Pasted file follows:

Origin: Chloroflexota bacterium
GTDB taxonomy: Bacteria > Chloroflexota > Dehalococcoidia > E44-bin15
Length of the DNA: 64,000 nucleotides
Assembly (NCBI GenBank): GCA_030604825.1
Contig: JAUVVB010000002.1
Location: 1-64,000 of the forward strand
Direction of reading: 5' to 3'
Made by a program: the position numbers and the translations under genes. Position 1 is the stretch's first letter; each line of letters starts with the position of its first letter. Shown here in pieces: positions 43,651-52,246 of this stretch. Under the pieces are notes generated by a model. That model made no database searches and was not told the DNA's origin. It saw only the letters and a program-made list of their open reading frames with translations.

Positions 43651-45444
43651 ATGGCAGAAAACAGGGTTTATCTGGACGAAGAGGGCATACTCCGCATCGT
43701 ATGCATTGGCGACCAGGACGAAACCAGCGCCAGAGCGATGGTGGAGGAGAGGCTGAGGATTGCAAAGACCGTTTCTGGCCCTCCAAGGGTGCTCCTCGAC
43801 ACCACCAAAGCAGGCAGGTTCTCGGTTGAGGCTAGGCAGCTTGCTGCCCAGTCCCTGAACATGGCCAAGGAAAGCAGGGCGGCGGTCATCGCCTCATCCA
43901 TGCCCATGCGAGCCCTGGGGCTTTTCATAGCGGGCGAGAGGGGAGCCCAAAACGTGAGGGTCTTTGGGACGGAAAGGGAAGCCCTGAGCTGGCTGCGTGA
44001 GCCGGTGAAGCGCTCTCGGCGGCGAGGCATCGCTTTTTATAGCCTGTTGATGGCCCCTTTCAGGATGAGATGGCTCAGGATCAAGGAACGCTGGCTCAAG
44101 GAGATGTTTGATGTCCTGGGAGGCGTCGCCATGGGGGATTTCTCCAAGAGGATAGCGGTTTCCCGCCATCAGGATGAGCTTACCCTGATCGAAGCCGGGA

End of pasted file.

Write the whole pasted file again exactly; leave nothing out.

Origin: Chloroflexota bacterium
GTDB taxonomy: Bacteria > Chloroflexota > Dehalococcoidia > E44-bin15
Length of the DNA: 64,000 nucleotides
Assembly (NCBI GenBank): GCA_030604825.1
Contig: JAUVVB010000002.1
Location: 1-64,000 of the forward strand
Direction of reading: 5' to 3'
Made by a program: the position numbers and the translations under genes. Position 1 is the stretch's first letter; each line of letters starts with the position of its first letter. Shown here in pieces: positions 43,651-52,246 of this stretch. Under the pieces are notes generated by a model. That model made no database searches and was not told the DNA's origin. It saw only the letters and a program-made list of their open reading frames with translations.

Positions 43651-45444
43651 ATGGCAGAAAACAGGGTTTATCTGGACGAAGAGGGCATACTCCGCATCGT
43701 ATGCATTGGCGACCAGGACGAAACCAGCGCCAGAGCGATGGTGGAGGAGAGGCTGAGGATTGCAAAGACCGTTTCTGGCCCTCCAAGGGTGCTCCTCGAC
43801 ACCACCAAAGCAGGCAGGTTCTCGGTTGAGGCTAGGCAGCTTGCTGCCCAGTCCCTGAACATGGCCAAGGAAAGCAGGGCGGCGGTCATCGCCTCATCCA
43901 TGCCCATGCGAGCCCTGGGGCTTTTCATAGCGGGCGAGAGGGGAGCCCAAAACGTGAGGGTCTTTGGGACGGAAAGGGAAGCCCTGAGCTGGCTGCGTGA
44001 GCCGGTGAAGCGCTCTCGGCGGCGAGGCATCGCTTTTTATAGCCTGTTGATGGCCCCTTTCAGGATGAGATGGCTCAGGATCAAGGAACGCTGGCTCAAG
44101 GAGATGTTTGATGTCCTGGGAGGCGTCGCCATGGGGGATTTCTCCAAGAGGATAGCGGTTTCCCGCCATCAGGATGAGCTTACCCTGATCGAAGCCGGGA